Lithgow's greed ultimately gets the best of him. When Fitzpatrick discovers Lithgow's evil scheme to sell dangerous, potentially deadly flying candy canes he ends up bound and gagged until Huddleston shows up to save the day. And quite possibly save Christmas. And deliver a death blow to his unwanted competition. It's the free market at work!


As it lurches to a close the film's tone veers wildly between the curdled dark comedy of Lithgow's scenery-chewing, highly theatrical performance and maudlin, sentimental speeches about how ""People don't seem to care about giving a gift just so they can see the light of happiness in a friend's eyes. It just doesn't feel like Christmas anymore" and "If you give extra kisses you get bigger hugs. That's what Santa's wife is always saying."


Then there are elf-themed puns: Moore insists that the magic pops flying powers are "elf-explanatory", that he does not lack "elf assurance" and that ultimately "Heaven helps those who help their elf". Plot ultimately proves the death of Santa Claus: The Movie. Huddleston delivers a sufficiently jolly performance, though it is rumored he was taking twinkle-enhancing drugs throughout the production, but whenever the film strays from Santa's well-worn mythology it flounders and the cynicism at the film's core rises to the surface. As with so many Christmas movies the anti-materialist sermonizing can't help but feel disingenuous since Santa Claus: The Movie is a money-making venture first, second, third, fourth and fifth and a creative endeavor a distinct sixth.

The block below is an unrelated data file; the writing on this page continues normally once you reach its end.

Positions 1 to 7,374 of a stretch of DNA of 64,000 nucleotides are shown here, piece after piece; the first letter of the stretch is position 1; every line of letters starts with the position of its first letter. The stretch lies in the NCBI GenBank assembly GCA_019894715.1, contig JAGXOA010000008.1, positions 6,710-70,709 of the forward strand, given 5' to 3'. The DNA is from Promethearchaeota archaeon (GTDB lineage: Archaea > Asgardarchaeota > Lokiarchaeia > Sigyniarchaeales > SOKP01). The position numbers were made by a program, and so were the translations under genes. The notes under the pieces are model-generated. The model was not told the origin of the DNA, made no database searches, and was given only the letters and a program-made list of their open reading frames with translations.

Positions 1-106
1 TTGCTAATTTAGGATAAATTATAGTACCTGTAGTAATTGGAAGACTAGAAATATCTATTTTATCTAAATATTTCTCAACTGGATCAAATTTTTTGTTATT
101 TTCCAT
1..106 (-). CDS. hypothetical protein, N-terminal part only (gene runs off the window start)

Yet Santa Claus: The Movie ended up angering the Great God of Commerce by losing a mint for Tristar. There would be no sequels, no remakes, no Superman/Santa crossovers where Santa Claus is forced to kneel before Zod. Despite its bloated budget, Santa Claus: The Movie never made it into the pantheon of Christmas classics, though a commenter pointed out that AMC was running it on Christmas Eve. Then again those fuckers were foolish enough to put me on television for thirteen episodes. That should give you some idea just how low their standards are.


Failure, Fiasco or Secret Success: Failure